Should we begin prayer with praise or petition

Genesis 44:18-47:27
Ezekiel 37:15-28

Do you remember Robert Fulghum’s suggestion that everything he ever needed to know he learned in kindergarten? I feel the same way about Parashat Vayigash. I suspect that if I learned this portion deeply enough, it would teach me everything I ever needed to know about relationships, tshuvah/repentance, seeking and offering forgiveness, and about faith. Perhaps in a similar spirit, the early Chassidic masters found in Judah’s impassioned plea for Benjamin a model for prayer.

As our portion begins, Judah, having previously participated in his brothers’ treachery against Joseph, now digs deep inside, feeling empathy for his father’s pain at the loss of a son. Now, he is willing to beg Joseph to release Benjamin, and this changes everything.

Now if we imagine this openhearted expression of remorse and entreaty to be directed not only at the human “master,” Joseph, but at God, what might this text teach us about the times in our lives when we must beg for God’s mercy?

Rabbi Ya’akov Yosef of Polnoye refers to a disagreement in the Talmud about the process of prayer. The issue is whether we should begin with words of praise of God’s greatness and from there proceed to prayers of petition, or whether we should start by speaking to God of our pain and from there move to words of praise and thanksgiving. While classical Jewish prayer clearly teaches that we always begin with words of praise, the rebbe here teaches that prayer of the heart can move in either direction.

When we open our hearts in awe of all that creates and sustains us, the rebbe teaches, we remember that God’s presence fills all of creation. Every moment of life — every event, every experience, every thought and feeling — is suffused with the divine. If we understand this deeply, we come to know that even that which causes us pain contains sparks of the divine, though those sparks can be so deeply hidden that we cannot possibly see them.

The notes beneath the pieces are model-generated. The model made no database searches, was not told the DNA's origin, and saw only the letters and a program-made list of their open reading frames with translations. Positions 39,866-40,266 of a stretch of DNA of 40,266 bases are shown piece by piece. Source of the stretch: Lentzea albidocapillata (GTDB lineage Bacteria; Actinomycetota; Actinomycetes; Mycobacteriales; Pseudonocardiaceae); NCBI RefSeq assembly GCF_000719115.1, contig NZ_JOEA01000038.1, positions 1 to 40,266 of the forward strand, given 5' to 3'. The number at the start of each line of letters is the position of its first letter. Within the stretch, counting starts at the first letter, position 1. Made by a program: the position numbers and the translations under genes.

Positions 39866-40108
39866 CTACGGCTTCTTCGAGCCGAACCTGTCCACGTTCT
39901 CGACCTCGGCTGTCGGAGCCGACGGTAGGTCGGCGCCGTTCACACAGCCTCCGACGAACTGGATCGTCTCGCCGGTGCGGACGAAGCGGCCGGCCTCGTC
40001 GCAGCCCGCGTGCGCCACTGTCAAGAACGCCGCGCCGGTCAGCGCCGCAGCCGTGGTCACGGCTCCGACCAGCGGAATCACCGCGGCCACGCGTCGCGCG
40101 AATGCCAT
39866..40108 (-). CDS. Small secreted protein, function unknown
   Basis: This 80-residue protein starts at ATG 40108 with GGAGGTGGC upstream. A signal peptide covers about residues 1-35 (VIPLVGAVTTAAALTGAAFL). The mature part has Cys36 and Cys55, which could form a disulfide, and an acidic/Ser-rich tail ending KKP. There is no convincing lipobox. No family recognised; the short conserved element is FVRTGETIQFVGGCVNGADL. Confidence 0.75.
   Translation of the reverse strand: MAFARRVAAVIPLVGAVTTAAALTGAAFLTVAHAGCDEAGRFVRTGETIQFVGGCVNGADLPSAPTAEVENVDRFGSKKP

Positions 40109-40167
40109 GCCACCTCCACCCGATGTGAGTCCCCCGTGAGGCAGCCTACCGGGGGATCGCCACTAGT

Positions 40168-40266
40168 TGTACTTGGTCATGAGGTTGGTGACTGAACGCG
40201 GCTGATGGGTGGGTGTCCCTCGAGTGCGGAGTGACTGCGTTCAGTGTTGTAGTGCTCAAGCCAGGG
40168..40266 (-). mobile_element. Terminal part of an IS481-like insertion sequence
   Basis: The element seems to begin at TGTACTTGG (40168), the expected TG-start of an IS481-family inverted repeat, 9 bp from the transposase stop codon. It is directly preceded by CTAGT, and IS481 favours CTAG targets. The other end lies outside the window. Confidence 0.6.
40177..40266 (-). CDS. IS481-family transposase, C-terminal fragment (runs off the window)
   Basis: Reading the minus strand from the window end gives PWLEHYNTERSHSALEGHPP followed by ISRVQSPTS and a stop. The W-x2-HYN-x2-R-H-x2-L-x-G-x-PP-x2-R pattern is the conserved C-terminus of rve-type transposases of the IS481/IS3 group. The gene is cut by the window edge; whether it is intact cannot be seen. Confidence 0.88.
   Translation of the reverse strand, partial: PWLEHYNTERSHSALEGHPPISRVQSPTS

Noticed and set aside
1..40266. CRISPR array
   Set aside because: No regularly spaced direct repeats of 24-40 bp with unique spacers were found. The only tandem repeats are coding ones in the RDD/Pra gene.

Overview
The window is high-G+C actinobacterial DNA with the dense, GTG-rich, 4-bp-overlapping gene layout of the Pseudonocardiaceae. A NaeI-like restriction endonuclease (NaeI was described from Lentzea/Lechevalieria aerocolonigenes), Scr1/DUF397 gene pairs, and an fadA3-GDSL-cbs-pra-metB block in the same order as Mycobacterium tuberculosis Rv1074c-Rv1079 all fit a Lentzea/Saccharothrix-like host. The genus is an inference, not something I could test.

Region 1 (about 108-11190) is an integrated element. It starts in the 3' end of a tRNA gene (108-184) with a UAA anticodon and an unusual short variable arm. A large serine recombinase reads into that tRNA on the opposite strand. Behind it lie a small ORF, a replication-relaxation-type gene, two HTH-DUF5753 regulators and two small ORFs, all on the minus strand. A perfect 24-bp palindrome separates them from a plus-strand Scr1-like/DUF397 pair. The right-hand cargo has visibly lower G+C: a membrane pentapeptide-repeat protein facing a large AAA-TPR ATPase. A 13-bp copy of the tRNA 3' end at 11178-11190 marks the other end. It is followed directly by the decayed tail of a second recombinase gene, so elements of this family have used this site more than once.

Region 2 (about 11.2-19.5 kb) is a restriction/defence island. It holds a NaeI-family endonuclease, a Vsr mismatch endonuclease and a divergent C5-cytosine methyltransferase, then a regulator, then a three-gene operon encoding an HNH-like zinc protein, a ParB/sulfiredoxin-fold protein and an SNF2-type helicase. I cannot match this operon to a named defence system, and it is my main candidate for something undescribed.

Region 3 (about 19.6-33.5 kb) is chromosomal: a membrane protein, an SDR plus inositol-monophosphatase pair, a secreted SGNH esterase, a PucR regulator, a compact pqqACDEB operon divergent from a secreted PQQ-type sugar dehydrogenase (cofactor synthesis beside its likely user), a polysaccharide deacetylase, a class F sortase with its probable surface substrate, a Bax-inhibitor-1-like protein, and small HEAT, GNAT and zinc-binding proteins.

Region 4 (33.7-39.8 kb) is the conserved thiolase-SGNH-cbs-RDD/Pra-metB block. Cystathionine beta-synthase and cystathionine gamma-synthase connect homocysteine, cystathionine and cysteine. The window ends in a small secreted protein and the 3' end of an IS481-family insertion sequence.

Rebbe Ya’akov Yosef tells us that whenever we can embrace this truth, our pain is transformed. The external situation may not have changed at all, but our experience of it inevitably shifts when we remember that there is holiness even here, that divine power can be at work even in this situation, that we are not alone in our pain. (As the prophet Isaiah puts it, “In all our sorrows, God sorrows with us.”) Acknowledging the Infinite transforms our experience of pain.

On the other hand, says the rebbe, if we begin by praying for what we most desire, we can reach a moment of faith, sensing the possibility that God is there for us, that we will be supported, that this, too, will pass. Thus, from a moment of deep prayer for what we need, we reach an awareness of the power of the One to support and guide us. Petition has given way to praise.

Rabbi Ya’akov Yosef finds this teaching hidden in the very first verse of our portion, in the words: “Judah approached him [Joseph], saying, ‘Please, my master … .” (Gen. 44:18) Remember that Judah’s name, “Yehudah,” comes from the same root as the word for thanks or praise. The rebbe says that this verse comes to teach us that Judah knew to begin with genuine words of awe. In our story, words of humble acknowledgment open Joseph’s heart to forgiveness. A moment of awe and humility as we begin to pray gives way to healing.

On the other hand, if we focus on Judah’s first words, “Bi Adoni,” “Please, my master,” we see the reverse dynamic. The Chassidic masters stunningly reread these words to say, Bi Adonai, “God is within me.” This means that the Oneness of All is present in our own hearts, in our own private places of hurt, in our own deepest needs. When we can dare to take this truth to heart, then we can move from sharing our personal pain with God to remembering the infinite power of the divine to bring wholeness even in places of deep pain.

May this great story of remorse and reconciliation be a model for us in our own experiences of prayer, and a model for a world so much in need of healing.

Rabbi Amy Eilberg is a spiritual director in private practice.

Rabbi Amy Eilberg
Rabbi Amy Eilberg

Rabbi Amy Eilberg serves as a spiritual director, peace educator and justice activist, and teacher of Mussar. More information on her work can be found at